Saturday, December 8, 2007

The Sadness and Humor Paradox

I recently attended the funeral of my friend's 43 year old brother who died of ALS. He was diagnosed only six months ago. Normal prognosis for ALS is 3 to 10 years so this was a particularly agressive form. He left behind his wife and three beautiful daughters.

There were many wonderful moments at Kirk’s funeral but these two will stick with me a long time.

His brother Kasey told this story:
His wife, Angie was evidently quite distraught one evening before he died and crying, saying she did not know how she would make it without him. She depended on him for everything. Kirk’s response was: "Angie, I don’t want you to grieve forever. I know you will have to sometimes. But when you do, please picture me holding your face gently in my hands, looking deep into your eyes, and saying to you, ‘Get over it!’”

Another story Kasey told:
Kirk’s mom was telling Kirk that she knew he would be so much better in heaven and would not miss them at all but how much they would miss him and it would be so hard to go on living without him. He replied, “I can understand that. I wouldn’t want to live without me either. I’m glad I won’t have to.”

What a gift, that in the midst of such suffering and pain, to have a sense of humor so developed that it can’t help but continue to come out. What a trust one must have in Jesus to allow it to. May we all find much humor in 2008!

Three weeks before he died, Kirk and his wife, Angie, spoke to their church in Olathe. It is recorded and posted at the church's web site. It is powerful.

Wednesday, December 5, 2007


I can't believe how fast time goes between these entries. I had to stop today and commerate a huge developmental milestone in Grant's life. Anyone who is not Grant's mother probably won't realize how huge this moment was, but believe me, it has been long awaited.

Grant has always been VERY verbal. So verbal, in fact, that as his mother, I find myself saying, uh-hmm, okay, ah, mmm, periodically without much conscious comprehension of what I am hearing. When he was little I used to say he didn't have a thought he didn't express. After awhile, you can't listen to every thought that comes into a 3-5 year old brain. You just can't! As he's gotten older, he doesn't express every thought but he loves to replay his day or a book he's been reading. The only problem is that he gets very bogged down in the details. I think he wants you to feel like you are there, so he spends a great deal of time describing small tidbits of information in the scene to the point you can't remember who he was talking about or what the plot is.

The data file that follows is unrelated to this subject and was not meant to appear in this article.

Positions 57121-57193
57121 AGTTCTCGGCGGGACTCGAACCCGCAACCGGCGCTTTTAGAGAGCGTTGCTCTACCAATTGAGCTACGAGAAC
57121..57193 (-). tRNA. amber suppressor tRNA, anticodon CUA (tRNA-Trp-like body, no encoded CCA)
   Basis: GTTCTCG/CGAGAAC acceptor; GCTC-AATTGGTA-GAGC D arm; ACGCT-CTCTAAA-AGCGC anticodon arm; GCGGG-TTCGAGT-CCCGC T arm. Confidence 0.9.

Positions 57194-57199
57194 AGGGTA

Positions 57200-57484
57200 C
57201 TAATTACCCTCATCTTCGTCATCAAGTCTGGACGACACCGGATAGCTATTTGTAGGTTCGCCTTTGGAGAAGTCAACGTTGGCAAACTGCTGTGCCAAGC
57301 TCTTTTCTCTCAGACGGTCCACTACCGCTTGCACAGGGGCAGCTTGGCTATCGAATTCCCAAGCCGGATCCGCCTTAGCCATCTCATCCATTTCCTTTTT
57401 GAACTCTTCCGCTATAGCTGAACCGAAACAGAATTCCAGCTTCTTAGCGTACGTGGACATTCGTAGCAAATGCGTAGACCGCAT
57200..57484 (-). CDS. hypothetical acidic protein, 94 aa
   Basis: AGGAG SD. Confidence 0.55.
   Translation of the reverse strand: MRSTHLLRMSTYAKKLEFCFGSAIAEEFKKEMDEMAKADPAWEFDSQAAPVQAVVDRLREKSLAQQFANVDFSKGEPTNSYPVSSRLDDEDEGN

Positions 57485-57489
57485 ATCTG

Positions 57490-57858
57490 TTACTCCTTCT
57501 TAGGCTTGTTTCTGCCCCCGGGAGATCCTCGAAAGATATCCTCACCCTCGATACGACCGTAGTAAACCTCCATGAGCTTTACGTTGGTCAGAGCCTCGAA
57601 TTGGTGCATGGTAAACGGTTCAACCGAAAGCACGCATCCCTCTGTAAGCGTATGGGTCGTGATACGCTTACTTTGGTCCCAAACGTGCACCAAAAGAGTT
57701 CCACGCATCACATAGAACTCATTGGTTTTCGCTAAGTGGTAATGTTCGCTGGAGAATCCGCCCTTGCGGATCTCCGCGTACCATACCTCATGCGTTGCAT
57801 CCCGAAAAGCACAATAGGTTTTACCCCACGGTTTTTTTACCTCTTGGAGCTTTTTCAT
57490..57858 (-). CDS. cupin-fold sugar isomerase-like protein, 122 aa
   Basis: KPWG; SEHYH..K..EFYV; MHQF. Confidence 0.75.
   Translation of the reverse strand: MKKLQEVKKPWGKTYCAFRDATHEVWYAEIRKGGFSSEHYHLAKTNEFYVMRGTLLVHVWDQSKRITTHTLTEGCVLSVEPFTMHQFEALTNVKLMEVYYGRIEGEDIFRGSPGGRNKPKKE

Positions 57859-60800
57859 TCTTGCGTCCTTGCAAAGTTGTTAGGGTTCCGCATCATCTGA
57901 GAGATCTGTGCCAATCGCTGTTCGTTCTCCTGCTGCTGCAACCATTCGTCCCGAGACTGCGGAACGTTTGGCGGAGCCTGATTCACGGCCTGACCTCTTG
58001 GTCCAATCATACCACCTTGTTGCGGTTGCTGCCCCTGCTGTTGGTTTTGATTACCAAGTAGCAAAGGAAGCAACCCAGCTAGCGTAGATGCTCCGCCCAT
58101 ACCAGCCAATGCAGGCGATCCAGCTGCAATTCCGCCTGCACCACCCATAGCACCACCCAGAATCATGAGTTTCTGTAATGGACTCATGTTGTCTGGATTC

Two weeks or so ago, he was immersed in describing the details of his most recently read novel. Finally, after a twenty minute description (and we had yet to establish a plot) I bravely said for the first time, "Grant, stop. You have completely lost me. You need to give me the back of the book cover version, hit the high points. I know you want me to feel like I've read the book but that will only happen if I read the book. Give me the big picture." I could tell he was hurt and I felt like a terrible mother. But at nine years old, I felt like it was time he started to learn to summarize!

Well tonight, he was telling me about another book they read in class and he started down a rabbit trail but stopped himself and said, "But that isn't important to the story so I don't need to tell you about that." Yeah! And I actually stayed engaged in the story and I understood the plot and we moved on to another topic in less than five minutes! My premenapausal brain was happy. And just as important, Grant was happy because his mom was able to say at the end of his explanation, "That sounds like a really good story."

Like I said, this may not sound that momentous to all of you but it is a huge step for the relationship between this 40-something mother trying to juggle too many thoughts and tasks and her 9 year old son. To give 20 minutes of undivided attention to anything is difficult at best, impossible on average. I'm so excited to be able to meet this need Grant has to be connected in this way without feeling like I am so obviously not up to the task. And I'm so proud of Grant for taking to heart what I said, even when he didn't like it, and adjusting his communication style to accomodate his brain-weary mother.